Poster Ashfall


Color - 130mn - Original version with French subtitles
South Korea.
  • 5 September 2020 21:30
    Showroom 500
  • 9 September 2020 18:30
    Showroom 300
  • International competition
  • French premiere
Direction: Byung-seo Kim, Hae-jun Lee.
Production: Myung Chan Kang, Hae-jun Lee.
Screenplay: Byung-seo Kim, Hae-jun Lee, Tae-Yoon Kim, Jeong-deok Kwak, Joon-Hyung Lim.
Editing: Hye-jin Kim, Jin-oh Kim.
Photography: Ji-Yong Kim.
Music by: Jun-seok Bang.
With: Byung-hun Lee, Jung-woo Ha, Hye-jin Jeon.

When a volcano on Mount Paektu erupts in North Korea, near the Chinese border, the whole peninsula is threatened. As all scientific and military forces are mobilised, a second eruption looms. Kang Bong-rae, a seismologist rejected by his peers because of his whimsical warnings, had predicted it all, and now he's urgently called back.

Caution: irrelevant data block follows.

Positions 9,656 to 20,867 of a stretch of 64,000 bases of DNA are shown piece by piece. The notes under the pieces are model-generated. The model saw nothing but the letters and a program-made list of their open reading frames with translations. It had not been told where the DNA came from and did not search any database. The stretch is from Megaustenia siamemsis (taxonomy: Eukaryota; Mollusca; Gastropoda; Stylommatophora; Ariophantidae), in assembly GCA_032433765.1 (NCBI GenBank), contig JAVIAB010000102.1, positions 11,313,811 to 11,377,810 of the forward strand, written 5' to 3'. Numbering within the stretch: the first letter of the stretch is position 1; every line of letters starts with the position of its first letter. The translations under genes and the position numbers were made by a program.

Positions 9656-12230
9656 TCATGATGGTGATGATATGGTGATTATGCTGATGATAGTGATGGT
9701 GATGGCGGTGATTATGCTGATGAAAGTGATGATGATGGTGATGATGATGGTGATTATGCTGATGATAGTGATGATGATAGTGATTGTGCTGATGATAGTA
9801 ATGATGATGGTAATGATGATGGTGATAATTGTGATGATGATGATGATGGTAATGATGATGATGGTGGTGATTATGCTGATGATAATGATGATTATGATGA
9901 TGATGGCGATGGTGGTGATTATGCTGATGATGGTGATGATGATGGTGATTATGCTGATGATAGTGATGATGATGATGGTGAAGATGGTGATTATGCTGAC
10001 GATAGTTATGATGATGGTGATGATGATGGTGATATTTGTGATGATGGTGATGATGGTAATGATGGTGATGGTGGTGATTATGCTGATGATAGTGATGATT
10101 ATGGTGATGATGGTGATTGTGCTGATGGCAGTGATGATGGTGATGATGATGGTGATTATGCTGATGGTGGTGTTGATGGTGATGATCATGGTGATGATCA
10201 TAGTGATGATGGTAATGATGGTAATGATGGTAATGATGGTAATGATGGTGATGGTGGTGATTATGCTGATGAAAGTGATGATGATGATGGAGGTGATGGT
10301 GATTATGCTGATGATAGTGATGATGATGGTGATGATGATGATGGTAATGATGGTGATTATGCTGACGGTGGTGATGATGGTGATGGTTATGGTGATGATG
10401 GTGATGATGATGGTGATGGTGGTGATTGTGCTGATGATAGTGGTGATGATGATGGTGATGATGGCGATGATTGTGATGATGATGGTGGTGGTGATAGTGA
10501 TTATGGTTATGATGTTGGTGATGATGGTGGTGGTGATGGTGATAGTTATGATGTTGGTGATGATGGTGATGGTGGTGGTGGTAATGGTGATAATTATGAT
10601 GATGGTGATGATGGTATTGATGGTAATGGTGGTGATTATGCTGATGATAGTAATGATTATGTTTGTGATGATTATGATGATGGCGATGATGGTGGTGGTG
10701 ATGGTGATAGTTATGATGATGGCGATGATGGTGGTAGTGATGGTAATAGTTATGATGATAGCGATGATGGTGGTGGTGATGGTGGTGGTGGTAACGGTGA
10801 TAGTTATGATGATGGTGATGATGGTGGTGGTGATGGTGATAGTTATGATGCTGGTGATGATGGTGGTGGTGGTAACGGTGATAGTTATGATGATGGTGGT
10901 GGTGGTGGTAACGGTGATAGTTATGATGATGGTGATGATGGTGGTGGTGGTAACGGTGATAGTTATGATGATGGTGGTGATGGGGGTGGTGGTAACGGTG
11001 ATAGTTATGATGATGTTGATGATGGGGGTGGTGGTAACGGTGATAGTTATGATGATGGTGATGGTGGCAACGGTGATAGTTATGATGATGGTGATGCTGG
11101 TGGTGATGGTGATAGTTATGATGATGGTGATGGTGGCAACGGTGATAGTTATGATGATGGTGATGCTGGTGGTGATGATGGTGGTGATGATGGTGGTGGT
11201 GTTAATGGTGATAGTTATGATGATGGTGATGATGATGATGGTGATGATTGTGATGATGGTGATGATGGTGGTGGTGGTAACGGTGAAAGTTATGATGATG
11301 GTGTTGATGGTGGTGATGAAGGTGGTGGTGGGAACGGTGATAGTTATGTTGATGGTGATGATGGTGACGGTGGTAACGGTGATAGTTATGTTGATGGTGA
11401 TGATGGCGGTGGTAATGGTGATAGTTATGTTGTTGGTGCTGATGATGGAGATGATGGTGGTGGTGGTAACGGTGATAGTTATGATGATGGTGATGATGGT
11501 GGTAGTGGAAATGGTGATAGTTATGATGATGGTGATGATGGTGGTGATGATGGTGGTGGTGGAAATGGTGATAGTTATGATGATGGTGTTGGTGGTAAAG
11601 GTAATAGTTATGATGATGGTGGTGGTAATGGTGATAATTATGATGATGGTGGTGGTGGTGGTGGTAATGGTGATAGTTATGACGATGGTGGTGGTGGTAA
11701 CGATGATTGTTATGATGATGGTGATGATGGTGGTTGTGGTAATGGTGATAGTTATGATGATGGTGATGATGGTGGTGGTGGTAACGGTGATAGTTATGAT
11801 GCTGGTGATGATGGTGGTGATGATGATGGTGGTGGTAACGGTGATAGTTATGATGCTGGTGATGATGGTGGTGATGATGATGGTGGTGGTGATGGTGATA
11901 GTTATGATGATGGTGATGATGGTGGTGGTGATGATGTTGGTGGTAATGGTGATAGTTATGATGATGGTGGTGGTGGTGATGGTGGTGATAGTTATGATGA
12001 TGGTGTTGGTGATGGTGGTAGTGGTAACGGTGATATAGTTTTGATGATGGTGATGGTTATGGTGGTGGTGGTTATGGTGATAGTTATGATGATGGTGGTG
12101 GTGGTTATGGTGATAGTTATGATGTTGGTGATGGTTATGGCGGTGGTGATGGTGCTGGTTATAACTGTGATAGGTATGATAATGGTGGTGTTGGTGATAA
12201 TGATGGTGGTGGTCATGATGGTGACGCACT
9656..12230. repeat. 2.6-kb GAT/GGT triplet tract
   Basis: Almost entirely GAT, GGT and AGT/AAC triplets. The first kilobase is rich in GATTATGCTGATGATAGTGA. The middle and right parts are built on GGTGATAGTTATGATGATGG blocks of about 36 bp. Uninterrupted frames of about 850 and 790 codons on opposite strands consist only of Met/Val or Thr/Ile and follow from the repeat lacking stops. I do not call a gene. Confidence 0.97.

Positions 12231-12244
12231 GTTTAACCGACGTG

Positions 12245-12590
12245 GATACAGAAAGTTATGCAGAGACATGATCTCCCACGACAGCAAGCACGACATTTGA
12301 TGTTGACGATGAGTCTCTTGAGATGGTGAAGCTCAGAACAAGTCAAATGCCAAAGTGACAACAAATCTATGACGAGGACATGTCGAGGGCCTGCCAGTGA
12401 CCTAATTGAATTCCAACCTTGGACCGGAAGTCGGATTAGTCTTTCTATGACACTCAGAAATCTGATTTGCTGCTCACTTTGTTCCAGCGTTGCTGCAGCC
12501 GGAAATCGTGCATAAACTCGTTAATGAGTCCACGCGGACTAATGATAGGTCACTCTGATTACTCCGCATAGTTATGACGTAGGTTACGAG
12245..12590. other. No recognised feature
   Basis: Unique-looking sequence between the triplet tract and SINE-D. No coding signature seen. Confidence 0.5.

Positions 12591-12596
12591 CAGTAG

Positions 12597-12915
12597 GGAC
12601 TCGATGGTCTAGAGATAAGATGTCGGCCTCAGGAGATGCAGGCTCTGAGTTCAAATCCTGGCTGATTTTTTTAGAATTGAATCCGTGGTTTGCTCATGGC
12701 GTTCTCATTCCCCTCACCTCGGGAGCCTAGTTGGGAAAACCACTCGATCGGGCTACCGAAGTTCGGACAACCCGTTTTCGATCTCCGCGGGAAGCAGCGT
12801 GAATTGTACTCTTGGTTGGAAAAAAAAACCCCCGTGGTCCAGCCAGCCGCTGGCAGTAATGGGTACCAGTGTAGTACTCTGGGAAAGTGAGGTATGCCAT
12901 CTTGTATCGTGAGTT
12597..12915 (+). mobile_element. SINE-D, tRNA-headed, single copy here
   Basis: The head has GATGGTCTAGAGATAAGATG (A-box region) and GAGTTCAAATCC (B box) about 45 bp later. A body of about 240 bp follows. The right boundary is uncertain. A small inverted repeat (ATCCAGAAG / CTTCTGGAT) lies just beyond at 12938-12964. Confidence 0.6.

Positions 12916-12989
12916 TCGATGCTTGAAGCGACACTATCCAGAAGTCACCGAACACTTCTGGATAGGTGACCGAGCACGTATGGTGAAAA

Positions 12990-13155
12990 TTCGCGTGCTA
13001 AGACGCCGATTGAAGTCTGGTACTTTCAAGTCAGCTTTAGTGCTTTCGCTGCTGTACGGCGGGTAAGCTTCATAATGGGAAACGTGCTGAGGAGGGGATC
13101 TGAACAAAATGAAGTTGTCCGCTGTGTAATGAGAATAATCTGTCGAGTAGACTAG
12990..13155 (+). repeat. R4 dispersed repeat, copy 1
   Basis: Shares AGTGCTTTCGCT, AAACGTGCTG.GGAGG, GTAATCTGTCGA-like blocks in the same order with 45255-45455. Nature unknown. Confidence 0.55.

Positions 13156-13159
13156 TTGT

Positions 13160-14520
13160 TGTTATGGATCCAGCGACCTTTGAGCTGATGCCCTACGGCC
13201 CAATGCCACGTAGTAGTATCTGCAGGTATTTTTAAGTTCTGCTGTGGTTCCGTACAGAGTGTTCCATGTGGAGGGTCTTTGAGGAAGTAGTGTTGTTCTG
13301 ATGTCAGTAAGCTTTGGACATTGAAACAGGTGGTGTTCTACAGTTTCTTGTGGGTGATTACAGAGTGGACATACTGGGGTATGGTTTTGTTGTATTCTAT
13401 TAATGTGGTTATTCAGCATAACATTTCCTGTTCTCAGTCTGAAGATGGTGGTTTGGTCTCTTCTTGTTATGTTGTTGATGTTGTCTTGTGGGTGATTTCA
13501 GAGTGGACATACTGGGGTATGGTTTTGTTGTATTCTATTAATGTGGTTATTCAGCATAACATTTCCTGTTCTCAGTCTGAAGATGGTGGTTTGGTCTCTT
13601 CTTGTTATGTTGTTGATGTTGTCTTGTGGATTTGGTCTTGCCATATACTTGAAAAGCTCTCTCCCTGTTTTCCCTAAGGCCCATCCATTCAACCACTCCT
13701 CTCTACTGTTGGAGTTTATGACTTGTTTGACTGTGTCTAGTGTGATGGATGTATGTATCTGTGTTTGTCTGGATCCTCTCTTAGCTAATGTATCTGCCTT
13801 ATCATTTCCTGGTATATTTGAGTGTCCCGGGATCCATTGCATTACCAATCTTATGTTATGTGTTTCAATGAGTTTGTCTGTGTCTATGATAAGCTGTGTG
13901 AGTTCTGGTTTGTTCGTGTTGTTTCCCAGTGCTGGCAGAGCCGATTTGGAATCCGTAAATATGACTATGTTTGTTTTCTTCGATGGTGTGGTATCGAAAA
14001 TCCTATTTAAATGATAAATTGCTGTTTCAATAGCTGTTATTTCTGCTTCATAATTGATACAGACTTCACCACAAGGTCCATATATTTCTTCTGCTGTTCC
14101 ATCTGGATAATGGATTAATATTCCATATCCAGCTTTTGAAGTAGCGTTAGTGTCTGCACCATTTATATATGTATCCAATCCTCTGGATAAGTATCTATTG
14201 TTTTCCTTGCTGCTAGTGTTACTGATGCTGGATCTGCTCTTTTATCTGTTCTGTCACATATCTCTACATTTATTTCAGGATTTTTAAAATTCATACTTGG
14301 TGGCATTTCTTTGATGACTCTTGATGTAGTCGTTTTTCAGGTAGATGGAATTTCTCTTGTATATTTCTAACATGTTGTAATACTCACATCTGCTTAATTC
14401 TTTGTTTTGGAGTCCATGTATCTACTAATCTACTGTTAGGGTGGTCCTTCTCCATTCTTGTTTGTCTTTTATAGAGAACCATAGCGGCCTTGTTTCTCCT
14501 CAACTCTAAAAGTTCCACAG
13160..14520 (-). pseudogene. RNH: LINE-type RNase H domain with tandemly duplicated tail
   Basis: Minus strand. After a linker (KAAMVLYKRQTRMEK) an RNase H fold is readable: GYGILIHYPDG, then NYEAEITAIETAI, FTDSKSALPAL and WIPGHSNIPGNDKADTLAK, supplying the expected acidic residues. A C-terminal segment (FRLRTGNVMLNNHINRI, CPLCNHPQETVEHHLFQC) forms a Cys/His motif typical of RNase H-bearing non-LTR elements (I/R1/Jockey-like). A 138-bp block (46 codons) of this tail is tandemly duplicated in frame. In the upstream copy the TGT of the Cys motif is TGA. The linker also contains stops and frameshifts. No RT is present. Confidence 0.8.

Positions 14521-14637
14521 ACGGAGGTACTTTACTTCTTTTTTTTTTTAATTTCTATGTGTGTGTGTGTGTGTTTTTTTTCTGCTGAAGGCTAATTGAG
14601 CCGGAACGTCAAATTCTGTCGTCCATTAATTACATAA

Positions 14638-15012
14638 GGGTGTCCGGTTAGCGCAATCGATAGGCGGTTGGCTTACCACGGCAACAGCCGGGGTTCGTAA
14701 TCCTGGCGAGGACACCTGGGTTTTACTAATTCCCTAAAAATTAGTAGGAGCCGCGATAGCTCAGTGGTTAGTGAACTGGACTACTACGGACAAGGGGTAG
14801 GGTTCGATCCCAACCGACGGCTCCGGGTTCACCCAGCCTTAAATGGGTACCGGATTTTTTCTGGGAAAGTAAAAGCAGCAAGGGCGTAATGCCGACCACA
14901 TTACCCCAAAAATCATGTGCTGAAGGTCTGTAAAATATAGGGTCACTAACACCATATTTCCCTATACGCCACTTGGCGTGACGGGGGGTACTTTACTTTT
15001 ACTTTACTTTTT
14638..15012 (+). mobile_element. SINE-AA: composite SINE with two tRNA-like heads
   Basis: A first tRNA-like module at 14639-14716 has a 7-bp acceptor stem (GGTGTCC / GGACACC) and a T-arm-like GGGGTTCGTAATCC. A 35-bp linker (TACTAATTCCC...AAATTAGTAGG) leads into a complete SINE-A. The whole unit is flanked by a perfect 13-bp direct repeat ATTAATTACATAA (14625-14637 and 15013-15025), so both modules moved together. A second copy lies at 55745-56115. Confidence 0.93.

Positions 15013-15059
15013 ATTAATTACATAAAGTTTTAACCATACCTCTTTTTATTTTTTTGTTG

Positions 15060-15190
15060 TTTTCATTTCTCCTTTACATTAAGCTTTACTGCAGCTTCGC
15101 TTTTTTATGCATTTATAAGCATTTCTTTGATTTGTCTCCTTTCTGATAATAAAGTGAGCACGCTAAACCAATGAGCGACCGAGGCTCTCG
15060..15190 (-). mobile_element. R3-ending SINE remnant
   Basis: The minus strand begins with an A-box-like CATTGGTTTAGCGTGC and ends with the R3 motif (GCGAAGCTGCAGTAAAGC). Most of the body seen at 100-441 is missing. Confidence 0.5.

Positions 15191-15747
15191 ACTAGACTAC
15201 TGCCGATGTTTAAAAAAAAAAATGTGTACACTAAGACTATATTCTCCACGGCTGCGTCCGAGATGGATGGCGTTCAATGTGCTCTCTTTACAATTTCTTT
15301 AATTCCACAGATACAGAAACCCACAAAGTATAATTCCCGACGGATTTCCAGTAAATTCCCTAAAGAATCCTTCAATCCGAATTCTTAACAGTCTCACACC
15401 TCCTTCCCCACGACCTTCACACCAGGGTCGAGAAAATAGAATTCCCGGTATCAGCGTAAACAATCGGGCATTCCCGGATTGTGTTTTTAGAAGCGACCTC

Tumbling skyscrapers, tsunami, earthquake, all the ingredients are gathered to make Ashfall high class action entertainment, a race against time, with its exemplary heroes expected to find THE solution. If we recall The Towering Inferno or The Poseidon Adventure and such, disaster movies not only dazzle us with cataclysmic special effects, but they also promise an all-star cast. Lee Byung-hun (A Bittersweet Life, I Saw the Devil, Joint Security Area), Ha Jung-woo (Tunnel, The Handmaiden), Jeon Hye-jin (The Merciless) et Ma Dong-seok (Last Train to Busan) spare no effort, sweat or ingeniousness to save the world. The Korean blockbuster of the end of 2019, Ashfall marks the first collaboration between Kim Byung-seo and Lee Hae-jun, respectively known for their work as a director of photography and a scriptwriter, though Lee Hae-jun has already directed films in a very different vein, like the very beautiful Castaway on the Moon (2009). Beyond the eye boggling treats, the filmmakers also address more political issues, mentioning the relationship between the two Koreas and imagining what their reactions might be in the face of such a threat...while taking a poke - remember The Host – at the US's invasive presence. With its relentless rhythm, Ashfall brilliantly feeds the viewer's cathartic pleasure at watching events he hopes never to experience. Even though since covid, we know anything is possible.